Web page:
The substance abuse landscape is changing rapidly, and companies are advised to keep up, or there may be a price to pay.


1) What’s in your panel?

A drug test detects only what you test for. If you want to detect Oxycontin, you have to test for it. Many companies have employees that fall under DOT guidelines, most of whom are truck or bus drivers. By law they are tested using a 5 panel test (5 panel= 5 classes of drugs). A DOT 5 panel test includes the following:

• Marijuana
• Cocaine
• Amphetamines
• Opiates (codeine, morphine and heroin)

At first glance, that seems to cover a lot. Although it does cover the majority of commonly used illegal drugs, it’s far from complete. If you want to make sure employees are not misusing drugs like phenobarbital, Xanax, Vicodin, Oxycontin, Valium and others, then you need to test for them.

Your policy should address these things and how your company will deal with positive results. An employee, for example, may have a legitimate prescription that impairs his ability to operate machinery safely. You need to plan for these things before they come up, and chances are they will.

2) Prescription drugs

Many are legit, but abuse in this area is very serious, and potentially deadly—especially painkillers/opiates. They are very addictive and, sadly are a common gateway heroin use. Heroin is cheaper and easier to get, and an addict makes that leap easily. Yes, we have had positive tests in the workplace for prescription meds as well as heroin. And the users did not appear different than anyone else. It’s sneaky stuff.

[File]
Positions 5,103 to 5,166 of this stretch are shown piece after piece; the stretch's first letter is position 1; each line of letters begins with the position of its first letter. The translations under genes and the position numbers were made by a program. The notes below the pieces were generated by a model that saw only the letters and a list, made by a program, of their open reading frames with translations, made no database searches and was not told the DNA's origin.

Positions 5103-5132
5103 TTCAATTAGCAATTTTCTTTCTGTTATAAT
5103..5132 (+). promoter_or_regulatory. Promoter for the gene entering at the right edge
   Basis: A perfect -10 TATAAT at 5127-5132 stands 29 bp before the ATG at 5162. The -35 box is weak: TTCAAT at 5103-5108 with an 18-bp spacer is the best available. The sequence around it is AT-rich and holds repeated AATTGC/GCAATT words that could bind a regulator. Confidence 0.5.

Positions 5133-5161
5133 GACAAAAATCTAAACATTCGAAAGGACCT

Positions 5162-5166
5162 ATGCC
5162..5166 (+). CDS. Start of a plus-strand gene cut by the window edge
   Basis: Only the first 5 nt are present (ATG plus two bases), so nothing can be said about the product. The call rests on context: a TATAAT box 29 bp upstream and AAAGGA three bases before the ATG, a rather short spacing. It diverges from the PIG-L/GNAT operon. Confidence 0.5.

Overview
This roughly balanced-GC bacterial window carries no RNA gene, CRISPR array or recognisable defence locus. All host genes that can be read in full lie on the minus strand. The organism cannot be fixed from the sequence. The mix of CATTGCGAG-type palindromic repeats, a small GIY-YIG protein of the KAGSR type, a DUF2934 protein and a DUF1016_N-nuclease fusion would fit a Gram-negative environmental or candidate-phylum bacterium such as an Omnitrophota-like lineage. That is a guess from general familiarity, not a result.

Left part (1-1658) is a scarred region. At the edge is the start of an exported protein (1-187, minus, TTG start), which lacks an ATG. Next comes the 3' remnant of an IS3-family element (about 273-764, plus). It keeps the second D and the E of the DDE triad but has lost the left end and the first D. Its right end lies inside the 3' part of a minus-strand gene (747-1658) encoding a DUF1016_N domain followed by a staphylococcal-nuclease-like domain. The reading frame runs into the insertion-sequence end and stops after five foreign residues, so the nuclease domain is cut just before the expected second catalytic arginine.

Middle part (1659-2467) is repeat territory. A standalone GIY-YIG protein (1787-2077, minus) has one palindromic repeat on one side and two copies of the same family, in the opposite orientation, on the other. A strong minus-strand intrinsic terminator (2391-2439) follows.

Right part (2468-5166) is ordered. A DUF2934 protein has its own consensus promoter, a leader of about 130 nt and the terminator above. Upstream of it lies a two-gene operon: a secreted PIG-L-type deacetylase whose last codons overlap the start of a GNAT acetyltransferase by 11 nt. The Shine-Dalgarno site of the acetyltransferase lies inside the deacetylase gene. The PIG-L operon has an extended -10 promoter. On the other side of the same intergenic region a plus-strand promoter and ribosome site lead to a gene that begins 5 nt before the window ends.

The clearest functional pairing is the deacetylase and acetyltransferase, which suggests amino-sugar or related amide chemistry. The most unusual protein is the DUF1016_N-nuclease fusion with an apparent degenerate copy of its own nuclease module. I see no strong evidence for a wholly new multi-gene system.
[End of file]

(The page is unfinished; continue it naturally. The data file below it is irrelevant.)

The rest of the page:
People addicted to these substances need help. Desperately. And they don’t need to be harming your company or other employers.

A recent study indicates that prescription opioids could be costing employers as much $8 billion annually! That with a “b.”

3) Legal marijuana

Marijuana is still illegal under federal law, yet more and more states are legalizing it for medicinal or recreational use. Politics aside, employers need to address it in their substance abuse policies. Know your state law too. Some of these state laws prohibit employers from discriminating against medical marijuana users. Most states, including Illinois, allow employers to maintain a drug-free workplace. But you still need to address it in your policy.

Now is the time to tidy up your policy. You don’t want to be like a recent “emergency” client who had to figure out in a hurry how to deal with a bloody syringe an employee found on the bathroom floor. If you need help creating or rewriting a clear, effective substance abuse policy, let us know.